Original Sinners: A New Interpretation of Genesis by John R Coats
An entertaining narrative voice, personal reflections from the author’s life and insightful interpretations combine to produce this accessible and lively new addition to Genesis scholarship. Coats, a former parish priest and management consultant, cogently applies source theory—the hypothesis that four separate documents went into the first five books of the Bible—to familiar stories whose ethical and spiritual DNA seeps through Western culture. Through his approach, the author makes complex biblical scholarship comprehensible, while challenging the reader to examine the actual text. Asserting that biblical characters are rather relentless in their mirroring, Coats uses second-person hooks (Imagine yourself as the first human being) to invite readers to use their own perspective to interpret the text. Cheeky chapter headings entice and inform; First, about the ark, which is most definitely not a boat begins his analysis of Noah and the flood. While cultural references from Maimonides to Mae West spice up the narrative, Coats’s exploration of how his own history and self-understanding inform his interpretations makes the most compelling reading. His reflections on his own aging and his analysis of the stories of Noah and Abraham prove compelling and thought provoking.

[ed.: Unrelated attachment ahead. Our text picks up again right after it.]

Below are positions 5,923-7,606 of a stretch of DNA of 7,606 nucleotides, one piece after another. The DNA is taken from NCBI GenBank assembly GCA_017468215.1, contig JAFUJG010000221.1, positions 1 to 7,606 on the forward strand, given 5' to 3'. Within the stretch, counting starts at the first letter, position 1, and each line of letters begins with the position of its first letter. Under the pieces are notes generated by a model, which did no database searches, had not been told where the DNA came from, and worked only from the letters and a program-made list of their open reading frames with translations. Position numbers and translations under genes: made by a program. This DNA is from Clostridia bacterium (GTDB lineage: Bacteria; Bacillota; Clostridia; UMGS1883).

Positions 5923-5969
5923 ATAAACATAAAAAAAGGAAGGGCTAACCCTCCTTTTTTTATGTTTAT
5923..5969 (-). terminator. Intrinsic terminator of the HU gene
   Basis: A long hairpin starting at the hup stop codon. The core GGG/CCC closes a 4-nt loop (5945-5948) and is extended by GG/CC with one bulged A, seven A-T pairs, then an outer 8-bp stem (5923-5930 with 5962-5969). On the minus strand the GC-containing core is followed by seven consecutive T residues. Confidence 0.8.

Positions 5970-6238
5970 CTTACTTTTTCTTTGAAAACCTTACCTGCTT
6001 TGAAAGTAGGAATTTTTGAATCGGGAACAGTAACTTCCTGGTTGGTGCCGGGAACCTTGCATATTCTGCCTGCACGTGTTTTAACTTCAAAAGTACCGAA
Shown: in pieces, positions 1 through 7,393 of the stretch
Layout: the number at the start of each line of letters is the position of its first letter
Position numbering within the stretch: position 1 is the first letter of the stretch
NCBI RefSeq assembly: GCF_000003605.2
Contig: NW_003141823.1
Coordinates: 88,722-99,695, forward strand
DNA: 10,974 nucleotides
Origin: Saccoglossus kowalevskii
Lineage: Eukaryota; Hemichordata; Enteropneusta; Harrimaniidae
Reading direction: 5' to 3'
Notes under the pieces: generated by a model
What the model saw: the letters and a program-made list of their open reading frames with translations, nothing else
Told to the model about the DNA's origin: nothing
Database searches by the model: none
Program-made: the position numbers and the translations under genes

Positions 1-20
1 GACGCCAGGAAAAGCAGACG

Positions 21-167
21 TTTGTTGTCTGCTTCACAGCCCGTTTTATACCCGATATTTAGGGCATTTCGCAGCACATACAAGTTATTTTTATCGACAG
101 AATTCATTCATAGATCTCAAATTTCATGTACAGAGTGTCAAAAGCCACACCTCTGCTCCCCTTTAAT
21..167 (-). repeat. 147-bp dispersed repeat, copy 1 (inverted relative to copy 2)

I have actually read a few chapters of this one – it got lost in the In the Mail queue – and it looks interesting despite my many disagreements with the author’s fundamental approach to faith and religion. I wanted to make you aware of it since it might be some time before I get around to a review
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I work in communications and public affairs. I try to squeeze in as much reading as I can while still spending time with my wife and two kids (and cheering on the Pittsburgh Steelers and Michigan Wolverines during football season - oh, and watching golf too).